Aom-Uom

Re: Recommended speakers for classical music
« Reply #88 on: 3 Aug 2010, 06:36 am »
Quote
I already have the sub for it.
OK, otherwise this one should do it as well.



Aom-Uom

Re: Recommended speakers for classical music
« Reply #89 on: 3 Aug 2010, 07:46 am »
...or this:


Construct

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Re: Recommended speakers for classical music
« Reply #90 on: 3 Aug 2010, 10:45 am »
OK, otherwise this one should do it as well.


Either that's a portable room partition or perhaps ye olde Maggies?

Construct

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Re: Recommended speakers for classical music
« Reply #91 on: 3 Aug 2010, 10:46 am »
...or this:

I'd like to see a review/measurements of that.  Interesting.

Aom-Uom

Re: Recommended speakers for classical music
« Reply #92 on: 3 Aug 2010, 11:56 am »
These are INFRAPLANAR subwoofers, constituting a perfect match to the 3.6. I wouldn't bother much with measurement data, it´s unlikely that you will find any better.

Feanor

Re: Recommended speakers for classical music
« Reply #93 on: 3 Aug 2010, 12:35 pm »
I have considered it [Magneplanar MG 3.6] ...I already have the sub for it.  But:  I'd need a suitable amp as well.

How does 350+ wpc into 4 ohms for US$400 sound??  I'm building one based on this kid, (here).  I'll report when done.




steve k

Re: Recommended speakers for classical music
« Reply #94 on: 3 Aug 2010, 02:04 pm »
Quote
How does 350+ wpc into 4 ohms for US$400 sound??  I'm building one based on this kid, (here).  I'll report when done.

I'm using one of these on the bass panels of my Maggie IIIA's and a 120wpc Class D on my mids/highs. I'm interested to hear your opinions when you're up and running.
steve

Folsom

Re: Recommended speakers for classical music
« Reply #95 on: 5 Aug 2010, 06:49 am »
I honestly doubt that driver size or speaker type plays any more of a role for classical than anything else... I believe you will find the same features.

The thing is that when it comes to classical we all have an idea of what we feel about very large venues and scaling of sound due to multiple instruments playing at the same time that vary in size themselves. It is less subjective as to what they would sound like than the common rock, country, and other things. We just know where as with the other music it is all personal taste, different equipment, blah blah blah...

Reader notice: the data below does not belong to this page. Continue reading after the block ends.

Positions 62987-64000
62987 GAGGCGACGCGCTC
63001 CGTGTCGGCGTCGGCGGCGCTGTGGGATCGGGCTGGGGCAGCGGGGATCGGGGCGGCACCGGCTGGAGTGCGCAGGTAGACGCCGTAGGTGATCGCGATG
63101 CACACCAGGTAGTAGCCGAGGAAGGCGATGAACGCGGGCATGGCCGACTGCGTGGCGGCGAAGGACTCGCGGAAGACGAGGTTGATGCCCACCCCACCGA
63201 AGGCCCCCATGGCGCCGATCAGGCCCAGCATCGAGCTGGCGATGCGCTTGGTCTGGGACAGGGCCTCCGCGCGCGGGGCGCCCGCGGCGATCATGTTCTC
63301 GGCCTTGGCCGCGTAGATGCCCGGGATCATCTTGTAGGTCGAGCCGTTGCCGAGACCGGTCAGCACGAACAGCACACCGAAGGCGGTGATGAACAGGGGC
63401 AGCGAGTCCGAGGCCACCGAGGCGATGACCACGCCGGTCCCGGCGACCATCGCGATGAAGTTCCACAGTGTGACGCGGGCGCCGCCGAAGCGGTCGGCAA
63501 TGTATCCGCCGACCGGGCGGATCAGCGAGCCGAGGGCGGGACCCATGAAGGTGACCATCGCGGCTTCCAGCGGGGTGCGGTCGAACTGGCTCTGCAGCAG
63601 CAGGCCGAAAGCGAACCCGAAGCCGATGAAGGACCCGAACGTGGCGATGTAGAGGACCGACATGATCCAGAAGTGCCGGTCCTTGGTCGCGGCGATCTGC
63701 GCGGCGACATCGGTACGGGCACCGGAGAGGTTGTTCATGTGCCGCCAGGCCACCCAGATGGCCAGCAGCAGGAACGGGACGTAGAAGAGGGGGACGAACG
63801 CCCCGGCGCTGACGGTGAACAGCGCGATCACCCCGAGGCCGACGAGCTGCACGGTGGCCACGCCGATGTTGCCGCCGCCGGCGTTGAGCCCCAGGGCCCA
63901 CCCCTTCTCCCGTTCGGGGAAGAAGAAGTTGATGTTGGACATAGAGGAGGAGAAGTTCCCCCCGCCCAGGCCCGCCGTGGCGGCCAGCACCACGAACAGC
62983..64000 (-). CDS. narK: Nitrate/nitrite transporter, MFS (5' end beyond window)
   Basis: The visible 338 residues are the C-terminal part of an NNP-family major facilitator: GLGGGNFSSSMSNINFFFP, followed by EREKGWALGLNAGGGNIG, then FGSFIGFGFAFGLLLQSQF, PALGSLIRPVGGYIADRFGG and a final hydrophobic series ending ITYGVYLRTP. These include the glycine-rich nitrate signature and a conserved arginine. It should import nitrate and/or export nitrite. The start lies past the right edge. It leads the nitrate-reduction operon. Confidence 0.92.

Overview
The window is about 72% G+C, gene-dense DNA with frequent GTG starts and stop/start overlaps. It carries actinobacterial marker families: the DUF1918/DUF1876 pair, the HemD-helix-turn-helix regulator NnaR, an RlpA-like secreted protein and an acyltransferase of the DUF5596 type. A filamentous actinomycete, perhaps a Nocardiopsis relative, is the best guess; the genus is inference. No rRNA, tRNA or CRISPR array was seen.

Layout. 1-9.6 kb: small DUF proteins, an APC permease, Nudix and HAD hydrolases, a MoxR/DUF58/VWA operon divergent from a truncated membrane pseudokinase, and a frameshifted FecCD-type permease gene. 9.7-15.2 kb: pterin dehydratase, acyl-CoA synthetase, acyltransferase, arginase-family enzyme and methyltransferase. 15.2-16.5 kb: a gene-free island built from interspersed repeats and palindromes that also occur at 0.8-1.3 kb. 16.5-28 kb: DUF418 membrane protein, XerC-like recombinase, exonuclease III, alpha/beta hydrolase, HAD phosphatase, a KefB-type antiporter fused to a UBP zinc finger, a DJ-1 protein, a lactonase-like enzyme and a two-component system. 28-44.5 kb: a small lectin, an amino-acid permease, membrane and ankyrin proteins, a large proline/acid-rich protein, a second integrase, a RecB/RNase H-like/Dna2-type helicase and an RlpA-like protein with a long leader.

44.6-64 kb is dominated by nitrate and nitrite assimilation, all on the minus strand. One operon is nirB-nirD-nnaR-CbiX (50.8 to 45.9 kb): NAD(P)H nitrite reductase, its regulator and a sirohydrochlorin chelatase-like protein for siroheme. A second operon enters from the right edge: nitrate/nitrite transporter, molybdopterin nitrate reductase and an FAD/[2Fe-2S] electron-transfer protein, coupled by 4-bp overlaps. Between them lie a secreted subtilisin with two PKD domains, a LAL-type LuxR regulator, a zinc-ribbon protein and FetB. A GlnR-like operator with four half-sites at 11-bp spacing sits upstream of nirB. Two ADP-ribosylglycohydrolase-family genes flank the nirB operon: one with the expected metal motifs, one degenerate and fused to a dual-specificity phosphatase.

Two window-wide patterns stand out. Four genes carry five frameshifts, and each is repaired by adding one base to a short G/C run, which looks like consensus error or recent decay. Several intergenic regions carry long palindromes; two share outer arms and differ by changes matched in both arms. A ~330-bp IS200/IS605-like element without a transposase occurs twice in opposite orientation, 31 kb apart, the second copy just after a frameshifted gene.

I do however firmly believe that larger drivers (more drivers help but not the same) make anything sound more believable, especially high efficiency ones. The reason might be the amount of resonation coming off the cone at particular pats of the music in the attack and decay - that are not very measurable but take up space per say - are larger and size and give a believability to the music not only in projected size but sound as well. I have Horn Shoppe speakers at the moment and love them, and listen to classical... they do it fine. However nothing competes with my old 15 OB coaxials outdoors. They are so believable you could honestly confuse someone for a real concert (smaller venue) with rock but when it comes to classical a well trained ear would probably be able to pick up the lack of quantity rather than space taken up.

ronpod

Re: Recommended speakers for classical music
« Reply #96 on: 19 Sep 2010, 06:21 pm »
Paul,

So is your decision still the Pluto's? Those are wonderful omni's that have mid to high integration which translate classical incredably well. Siegfried has also recently re-voiced his Orions (now Orion 3.2) to be better than ever and the violins sing quite emotionally. If you haven't heard them with the recent changes I believe they will be at RMAF2010.

JBLMVBC

Re: Recommended speakers for classical music
« Reply #97 on: 6 Mar 2011, 04:33 am »
There are either good speakers of bad speakers regardless of the music you play.

Soundminded

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Re: Recommended speakers for classical music
« Reply #98 on: 30 Oct 2011, 12:07 pm »